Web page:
Iris Press Interview: Kellie Lynch Speaks
Like most small businesses, OtakuBooty is a labor of love. Because I'm vain and lonely I have a fondness for other small nerds that decided to take a shot at changing an industry instead of just complaining about it on messageboards1.
This is our second interview with such a person. Today we're interviewing Kellie Lynch, whom some of you already know as SunTyger here on OtakuBooty. She recently launched Iris Print and aims to fill a gap in the publishing industry. "I had a few ideas of my own about what the American boys' love publishing industry needed," says Kellie. "Within a month, I'd drafted a business plan and formed the company..."
1 Of course, I still complain on messageboards. The difference is that it's my messageboard now. Which is actually really sad. But this is Kellie's story, not mine.
OB: Lots of us nerds enjoy manga and other comics. What drove you to make the leap from simple enjoyment to publishing your own?
Kellie Lynch of Iris Print: What really made me consider it seriously was when I interviewed for a
marketing job with a manga publisher. I did it on a whim, thinking, "Wouldn't it be cool if...", and they offered me the job on the spot. The job wasn't quite right for me, for a couple of reasons, but it still took me a good week of agonizing to bring myself to turn it down--the job offer was like a nerd dream come true. But that experience made me realize two things: one, that working in the industry wasn't quite the pipe dream I'd thought it to be, and two, that I really, really wanted to do this. I had a few ideas of my own about what the American boys' love publishing industry needed, and within a month, I'd drafted a business plan and formed the company.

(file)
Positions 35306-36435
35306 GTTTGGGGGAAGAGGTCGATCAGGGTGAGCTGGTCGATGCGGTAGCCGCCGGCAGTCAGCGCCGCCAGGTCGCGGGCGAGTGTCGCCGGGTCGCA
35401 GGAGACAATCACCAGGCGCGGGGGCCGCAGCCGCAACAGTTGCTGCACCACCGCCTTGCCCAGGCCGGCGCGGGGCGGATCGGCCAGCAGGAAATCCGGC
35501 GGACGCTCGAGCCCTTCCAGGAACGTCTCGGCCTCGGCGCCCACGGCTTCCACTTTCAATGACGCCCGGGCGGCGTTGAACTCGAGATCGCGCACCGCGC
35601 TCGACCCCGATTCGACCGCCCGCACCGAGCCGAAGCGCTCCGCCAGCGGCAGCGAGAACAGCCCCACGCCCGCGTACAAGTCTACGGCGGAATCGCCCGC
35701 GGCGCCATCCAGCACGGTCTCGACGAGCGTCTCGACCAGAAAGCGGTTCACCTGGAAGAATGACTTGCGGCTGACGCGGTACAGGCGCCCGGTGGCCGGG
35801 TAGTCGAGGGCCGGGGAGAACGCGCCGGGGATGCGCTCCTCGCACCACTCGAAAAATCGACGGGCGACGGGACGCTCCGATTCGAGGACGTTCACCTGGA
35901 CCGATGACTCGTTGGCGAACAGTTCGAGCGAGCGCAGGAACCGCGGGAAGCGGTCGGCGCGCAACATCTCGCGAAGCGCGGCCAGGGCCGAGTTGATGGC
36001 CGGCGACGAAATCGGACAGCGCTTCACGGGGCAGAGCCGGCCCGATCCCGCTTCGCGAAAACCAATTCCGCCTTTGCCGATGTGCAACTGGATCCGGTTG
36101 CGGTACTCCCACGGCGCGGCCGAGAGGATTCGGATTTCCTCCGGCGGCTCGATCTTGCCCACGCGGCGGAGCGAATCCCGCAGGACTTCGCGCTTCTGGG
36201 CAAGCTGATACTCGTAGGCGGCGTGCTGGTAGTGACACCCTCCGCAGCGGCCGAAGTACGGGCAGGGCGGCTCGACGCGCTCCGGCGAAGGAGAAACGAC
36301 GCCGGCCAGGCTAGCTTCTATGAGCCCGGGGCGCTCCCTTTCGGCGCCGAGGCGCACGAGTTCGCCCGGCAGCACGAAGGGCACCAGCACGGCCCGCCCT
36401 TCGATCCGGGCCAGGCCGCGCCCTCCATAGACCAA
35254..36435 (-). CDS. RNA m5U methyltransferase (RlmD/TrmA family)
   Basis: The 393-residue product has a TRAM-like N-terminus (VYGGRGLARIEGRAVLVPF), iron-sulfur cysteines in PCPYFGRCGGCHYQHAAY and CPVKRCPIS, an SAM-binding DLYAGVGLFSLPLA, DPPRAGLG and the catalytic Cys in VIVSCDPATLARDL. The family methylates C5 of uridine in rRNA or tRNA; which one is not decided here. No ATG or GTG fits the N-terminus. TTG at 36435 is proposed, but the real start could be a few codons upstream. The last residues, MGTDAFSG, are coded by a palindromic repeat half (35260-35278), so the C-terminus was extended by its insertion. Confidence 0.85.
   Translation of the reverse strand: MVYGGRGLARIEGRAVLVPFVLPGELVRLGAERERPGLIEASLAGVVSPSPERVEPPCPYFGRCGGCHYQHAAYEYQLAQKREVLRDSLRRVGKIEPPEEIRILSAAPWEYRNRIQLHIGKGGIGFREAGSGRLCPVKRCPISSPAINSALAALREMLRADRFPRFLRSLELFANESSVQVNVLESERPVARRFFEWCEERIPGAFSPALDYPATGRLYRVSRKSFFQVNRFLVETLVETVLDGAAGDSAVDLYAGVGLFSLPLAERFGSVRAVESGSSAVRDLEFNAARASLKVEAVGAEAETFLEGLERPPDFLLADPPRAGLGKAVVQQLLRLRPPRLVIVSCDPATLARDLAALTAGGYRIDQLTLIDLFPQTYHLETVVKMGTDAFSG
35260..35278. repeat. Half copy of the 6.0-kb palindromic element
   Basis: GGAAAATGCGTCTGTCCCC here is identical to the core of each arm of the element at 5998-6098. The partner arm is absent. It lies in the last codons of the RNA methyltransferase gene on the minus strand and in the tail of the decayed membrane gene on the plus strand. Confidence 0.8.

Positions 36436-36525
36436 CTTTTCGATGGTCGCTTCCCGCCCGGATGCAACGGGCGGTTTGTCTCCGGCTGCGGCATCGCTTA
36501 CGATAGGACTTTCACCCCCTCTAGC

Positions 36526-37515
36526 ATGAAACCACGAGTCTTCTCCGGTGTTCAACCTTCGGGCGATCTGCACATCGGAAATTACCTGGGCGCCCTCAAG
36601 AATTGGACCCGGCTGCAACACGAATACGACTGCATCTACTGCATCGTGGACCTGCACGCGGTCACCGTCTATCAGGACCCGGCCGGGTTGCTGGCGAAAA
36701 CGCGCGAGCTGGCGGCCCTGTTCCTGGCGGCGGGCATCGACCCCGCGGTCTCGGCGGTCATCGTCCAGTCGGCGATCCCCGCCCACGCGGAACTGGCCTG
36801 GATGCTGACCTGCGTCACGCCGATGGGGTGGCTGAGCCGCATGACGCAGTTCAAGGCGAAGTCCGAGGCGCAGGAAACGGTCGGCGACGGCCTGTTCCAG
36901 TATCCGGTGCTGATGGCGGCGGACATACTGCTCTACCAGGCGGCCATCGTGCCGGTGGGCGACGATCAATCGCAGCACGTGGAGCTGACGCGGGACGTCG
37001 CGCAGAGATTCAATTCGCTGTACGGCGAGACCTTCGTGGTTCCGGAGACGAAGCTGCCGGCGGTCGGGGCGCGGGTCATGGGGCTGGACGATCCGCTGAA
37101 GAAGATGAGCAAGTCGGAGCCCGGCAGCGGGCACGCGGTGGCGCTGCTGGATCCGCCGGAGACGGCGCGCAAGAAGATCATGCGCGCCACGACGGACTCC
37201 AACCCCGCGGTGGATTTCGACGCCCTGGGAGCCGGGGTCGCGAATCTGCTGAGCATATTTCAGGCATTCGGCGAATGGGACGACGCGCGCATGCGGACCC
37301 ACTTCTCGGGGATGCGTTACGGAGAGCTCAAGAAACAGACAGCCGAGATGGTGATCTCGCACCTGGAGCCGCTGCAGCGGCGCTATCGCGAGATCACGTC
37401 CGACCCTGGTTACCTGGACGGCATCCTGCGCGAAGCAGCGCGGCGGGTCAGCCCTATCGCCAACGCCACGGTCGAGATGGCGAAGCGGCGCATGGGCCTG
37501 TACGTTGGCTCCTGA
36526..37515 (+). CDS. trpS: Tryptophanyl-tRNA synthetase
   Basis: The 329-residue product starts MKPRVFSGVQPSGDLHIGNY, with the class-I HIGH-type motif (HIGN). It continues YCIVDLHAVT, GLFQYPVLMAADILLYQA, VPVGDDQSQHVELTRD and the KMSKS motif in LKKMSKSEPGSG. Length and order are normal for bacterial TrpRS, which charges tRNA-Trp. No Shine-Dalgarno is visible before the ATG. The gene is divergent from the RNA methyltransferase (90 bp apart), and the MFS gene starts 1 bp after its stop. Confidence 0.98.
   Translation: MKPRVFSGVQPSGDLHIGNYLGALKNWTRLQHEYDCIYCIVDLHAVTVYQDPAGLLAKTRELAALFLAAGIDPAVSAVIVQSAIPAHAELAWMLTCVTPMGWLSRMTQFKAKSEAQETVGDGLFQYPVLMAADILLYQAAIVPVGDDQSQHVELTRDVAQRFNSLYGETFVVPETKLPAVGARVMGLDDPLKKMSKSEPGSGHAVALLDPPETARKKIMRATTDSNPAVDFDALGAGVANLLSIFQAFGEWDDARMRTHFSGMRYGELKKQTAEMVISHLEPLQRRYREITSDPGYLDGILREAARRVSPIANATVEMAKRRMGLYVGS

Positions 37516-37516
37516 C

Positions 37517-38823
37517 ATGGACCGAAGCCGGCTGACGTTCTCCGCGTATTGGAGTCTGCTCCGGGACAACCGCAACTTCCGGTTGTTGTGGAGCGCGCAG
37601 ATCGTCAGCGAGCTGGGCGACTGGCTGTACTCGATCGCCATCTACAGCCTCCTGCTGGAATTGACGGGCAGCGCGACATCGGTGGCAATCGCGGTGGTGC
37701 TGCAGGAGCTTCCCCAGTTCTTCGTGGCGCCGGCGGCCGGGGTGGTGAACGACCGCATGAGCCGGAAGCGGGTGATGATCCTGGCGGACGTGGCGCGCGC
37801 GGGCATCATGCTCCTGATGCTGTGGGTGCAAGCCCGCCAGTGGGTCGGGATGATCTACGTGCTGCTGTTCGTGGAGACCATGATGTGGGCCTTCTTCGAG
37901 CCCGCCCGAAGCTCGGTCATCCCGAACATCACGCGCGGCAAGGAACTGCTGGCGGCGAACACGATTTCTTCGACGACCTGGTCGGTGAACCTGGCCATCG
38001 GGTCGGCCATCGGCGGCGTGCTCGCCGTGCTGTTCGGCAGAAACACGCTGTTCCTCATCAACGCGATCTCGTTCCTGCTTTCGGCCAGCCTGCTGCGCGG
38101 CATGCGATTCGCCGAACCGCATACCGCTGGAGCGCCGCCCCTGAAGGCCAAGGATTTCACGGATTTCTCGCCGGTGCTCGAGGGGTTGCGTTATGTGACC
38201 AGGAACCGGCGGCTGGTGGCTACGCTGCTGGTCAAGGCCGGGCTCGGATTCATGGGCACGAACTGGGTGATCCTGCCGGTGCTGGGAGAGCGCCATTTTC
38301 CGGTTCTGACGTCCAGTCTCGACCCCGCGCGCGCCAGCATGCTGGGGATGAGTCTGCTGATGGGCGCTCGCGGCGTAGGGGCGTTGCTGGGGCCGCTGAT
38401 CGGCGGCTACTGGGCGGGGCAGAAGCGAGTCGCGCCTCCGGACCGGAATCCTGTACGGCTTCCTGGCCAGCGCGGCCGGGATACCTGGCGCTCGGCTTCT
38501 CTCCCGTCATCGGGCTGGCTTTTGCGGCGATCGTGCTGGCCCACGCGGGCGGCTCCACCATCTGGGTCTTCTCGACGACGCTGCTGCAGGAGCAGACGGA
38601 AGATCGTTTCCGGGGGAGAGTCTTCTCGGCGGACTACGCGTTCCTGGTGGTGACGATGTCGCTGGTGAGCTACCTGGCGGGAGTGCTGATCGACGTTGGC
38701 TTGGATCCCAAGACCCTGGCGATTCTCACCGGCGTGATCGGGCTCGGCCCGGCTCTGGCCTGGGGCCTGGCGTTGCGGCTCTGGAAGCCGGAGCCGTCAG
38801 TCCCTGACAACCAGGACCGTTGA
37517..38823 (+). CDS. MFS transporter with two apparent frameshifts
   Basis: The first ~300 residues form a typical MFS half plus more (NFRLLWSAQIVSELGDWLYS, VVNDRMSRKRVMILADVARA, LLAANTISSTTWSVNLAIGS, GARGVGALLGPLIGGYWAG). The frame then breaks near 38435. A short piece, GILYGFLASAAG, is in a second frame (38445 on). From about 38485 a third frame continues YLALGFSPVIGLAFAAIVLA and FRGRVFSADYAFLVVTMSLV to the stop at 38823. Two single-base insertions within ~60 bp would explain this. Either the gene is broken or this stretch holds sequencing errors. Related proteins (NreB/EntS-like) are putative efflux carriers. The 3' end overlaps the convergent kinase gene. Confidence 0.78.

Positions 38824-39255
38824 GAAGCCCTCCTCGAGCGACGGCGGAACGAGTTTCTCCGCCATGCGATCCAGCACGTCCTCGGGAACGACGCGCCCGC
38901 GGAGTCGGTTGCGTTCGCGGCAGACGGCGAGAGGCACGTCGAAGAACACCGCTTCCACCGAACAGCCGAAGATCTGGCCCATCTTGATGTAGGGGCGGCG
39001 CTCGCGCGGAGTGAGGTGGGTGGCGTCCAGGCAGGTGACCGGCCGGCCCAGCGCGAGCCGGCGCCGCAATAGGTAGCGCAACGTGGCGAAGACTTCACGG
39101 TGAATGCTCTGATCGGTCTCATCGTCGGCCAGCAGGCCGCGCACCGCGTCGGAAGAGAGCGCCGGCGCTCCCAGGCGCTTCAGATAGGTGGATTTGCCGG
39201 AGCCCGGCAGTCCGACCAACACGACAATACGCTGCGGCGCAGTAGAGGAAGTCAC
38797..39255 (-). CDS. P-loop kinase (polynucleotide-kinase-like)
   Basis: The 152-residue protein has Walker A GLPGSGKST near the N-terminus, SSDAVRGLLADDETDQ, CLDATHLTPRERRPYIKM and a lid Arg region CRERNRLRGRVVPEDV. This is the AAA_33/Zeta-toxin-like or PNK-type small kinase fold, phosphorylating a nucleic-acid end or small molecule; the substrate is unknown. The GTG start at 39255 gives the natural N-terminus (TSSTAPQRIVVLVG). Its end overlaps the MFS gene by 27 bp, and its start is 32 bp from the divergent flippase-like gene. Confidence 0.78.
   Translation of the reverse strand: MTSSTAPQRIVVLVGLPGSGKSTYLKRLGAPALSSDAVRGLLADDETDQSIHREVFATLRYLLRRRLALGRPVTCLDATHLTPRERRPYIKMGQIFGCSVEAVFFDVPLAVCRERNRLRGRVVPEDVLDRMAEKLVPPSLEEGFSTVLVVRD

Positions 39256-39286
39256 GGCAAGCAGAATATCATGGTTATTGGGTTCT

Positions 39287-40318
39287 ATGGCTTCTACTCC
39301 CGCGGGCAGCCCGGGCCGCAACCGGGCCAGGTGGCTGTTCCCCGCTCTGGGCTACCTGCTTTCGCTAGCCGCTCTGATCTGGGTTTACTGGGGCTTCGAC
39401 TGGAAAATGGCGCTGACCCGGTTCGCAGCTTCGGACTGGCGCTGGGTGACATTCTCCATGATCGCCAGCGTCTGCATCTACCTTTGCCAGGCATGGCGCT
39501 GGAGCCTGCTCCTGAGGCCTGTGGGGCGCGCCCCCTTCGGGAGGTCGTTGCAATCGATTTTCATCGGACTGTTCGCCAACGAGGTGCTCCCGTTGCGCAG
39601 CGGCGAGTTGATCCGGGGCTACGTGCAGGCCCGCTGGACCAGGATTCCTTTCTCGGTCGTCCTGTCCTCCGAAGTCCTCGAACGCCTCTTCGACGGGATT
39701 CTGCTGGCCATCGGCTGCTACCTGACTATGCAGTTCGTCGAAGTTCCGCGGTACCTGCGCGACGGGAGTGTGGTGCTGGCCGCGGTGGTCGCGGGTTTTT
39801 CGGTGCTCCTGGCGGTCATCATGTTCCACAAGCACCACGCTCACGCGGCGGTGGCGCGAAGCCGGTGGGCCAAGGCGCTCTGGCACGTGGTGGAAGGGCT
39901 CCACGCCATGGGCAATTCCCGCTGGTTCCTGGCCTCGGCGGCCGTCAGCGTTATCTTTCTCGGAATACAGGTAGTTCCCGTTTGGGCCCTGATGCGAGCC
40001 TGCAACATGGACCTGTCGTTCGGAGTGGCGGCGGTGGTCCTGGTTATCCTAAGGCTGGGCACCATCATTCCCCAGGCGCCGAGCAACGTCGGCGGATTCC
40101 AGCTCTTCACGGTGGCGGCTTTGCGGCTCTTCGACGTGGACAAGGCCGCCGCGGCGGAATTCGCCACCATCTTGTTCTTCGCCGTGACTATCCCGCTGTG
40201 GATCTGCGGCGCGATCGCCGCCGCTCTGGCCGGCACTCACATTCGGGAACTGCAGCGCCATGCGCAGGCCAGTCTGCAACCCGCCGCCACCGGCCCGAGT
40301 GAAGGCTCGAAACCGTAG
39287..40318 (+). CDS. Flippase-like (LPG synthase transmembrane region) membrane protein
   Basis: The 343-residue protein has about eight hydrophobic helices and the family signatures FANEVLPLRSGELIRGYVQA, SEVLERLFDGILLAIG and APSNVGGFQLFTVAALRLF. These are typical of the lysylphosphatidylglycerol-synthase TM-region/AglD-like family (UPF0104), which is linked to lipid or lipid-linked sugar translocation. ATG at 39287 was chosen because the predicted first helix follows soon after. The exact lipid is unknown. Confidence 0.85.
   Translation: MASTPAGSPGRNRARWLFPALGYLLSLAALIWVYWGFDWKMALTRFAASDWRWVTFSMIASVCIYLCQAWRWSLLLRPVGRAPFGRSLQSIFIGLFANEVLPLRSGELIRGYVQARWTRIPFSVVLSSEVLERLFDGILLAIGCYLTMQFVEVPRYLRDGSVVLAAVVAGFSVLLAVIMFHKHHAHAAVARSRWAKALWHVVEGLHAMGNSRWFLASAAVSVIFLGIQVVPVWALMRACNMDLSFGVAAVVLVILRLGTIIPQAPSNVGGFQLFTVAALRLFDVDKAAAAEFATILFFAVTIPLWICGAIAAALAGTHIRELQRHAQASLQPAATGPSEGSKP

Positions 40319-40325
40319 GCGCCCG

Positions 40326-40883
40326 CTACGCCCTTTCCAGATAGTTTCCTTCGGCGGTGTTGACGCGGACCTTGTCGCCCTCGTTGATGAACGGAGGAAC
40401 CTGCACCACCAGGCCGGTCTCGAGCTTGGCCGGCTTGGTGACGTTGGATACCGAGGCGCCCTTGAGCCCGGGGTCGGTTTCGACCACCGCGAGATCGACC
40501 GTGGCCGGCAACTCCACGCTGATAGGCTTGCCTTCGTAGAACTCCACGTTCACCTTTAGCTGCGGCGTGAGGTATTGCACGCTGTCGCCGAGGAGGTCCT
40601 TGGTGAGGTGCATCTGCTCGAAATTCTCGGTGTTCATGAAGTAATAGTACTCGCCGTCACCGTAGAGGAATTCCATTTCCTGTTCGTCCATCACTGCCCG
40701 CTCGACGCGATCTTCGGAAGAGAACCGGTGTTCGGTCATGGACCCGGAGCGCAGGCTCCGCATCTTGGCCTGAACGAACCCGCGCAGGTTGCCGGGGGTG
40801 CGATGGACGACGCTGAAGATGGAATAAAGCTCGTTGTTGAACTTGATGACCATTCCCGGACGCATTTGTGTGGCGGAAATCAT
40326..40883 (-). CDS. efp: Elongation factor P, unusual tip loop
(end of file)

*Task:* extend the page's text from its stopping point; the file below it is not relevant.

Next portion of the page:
OB: Where do you see Iris Print a year from now?
KL: It's so hard to say at this point--Iris's first books were just released, and I've just returned from the company's debut at Yaoi-con in San Francisco. But in a year, I hope to see Iris Print at the forefront of the English-language boys' love industry. It's an underrepresented niche in the market, and there are some very exciting books scheduled for 2007. In a year, I want to be able to say, "If you're into boys' love, you've heard of Iris."
OB: What do you hope to accomplish with Iris Print in the long term?
KL: I want to buy a private island, and hire a Johnny Depp lookalike to rub my shoulders 24/7. But meanwhile, in the real world...I want to raise awareness of the genre in America. I really believe there's a huge audience for boys' love, and all we need to do is get out there and let people know that, hey, this stuff exists, and people are reading it. I'd like to think that one day, you'll be able to walk into your local Borders or Barnes & Noble and see a boys' love section. Maybe it'll only be half a shelf in the grotty back corner of the store, but you can bet there'll be women checking it out all day long.
OB: There's a lot of amateur fiction online. Most of it sucks almost to the point of driving any rational reader to suicide, though there is the occasional gem. Is there an overlap between the amateur and professional writing scenes? Is the amateur fiction scene kind of a primordial talent soup from which the professional market can draw?
KL: Quite a lot of Iris's authors right now also write amateur fanfiction, so there's definitely an overlap there. But even as an editor with a tiny, mostly unheard-of company, I haven't been tempted to scour amateur fiction sites for new material. I can't even imagine how huge the time investment would be to find the diamond in the rough. Mostly, the authors who are serious about getting published will eventually submit their stuff, saving me that pain.
OB: Boys' love comics are something of a specialty market inside the comics market - a niche within a niche. How do you feel about occupying this spot - is it comfortable or constraining?
KL: I'm absolutely happy with it, because it's something I'm passionate about. It's what I know and love, so I haven't at any time felt constrained.
Big thanks to Kellie. We'll be bringing you the second half of the interview on Monday! -Booty
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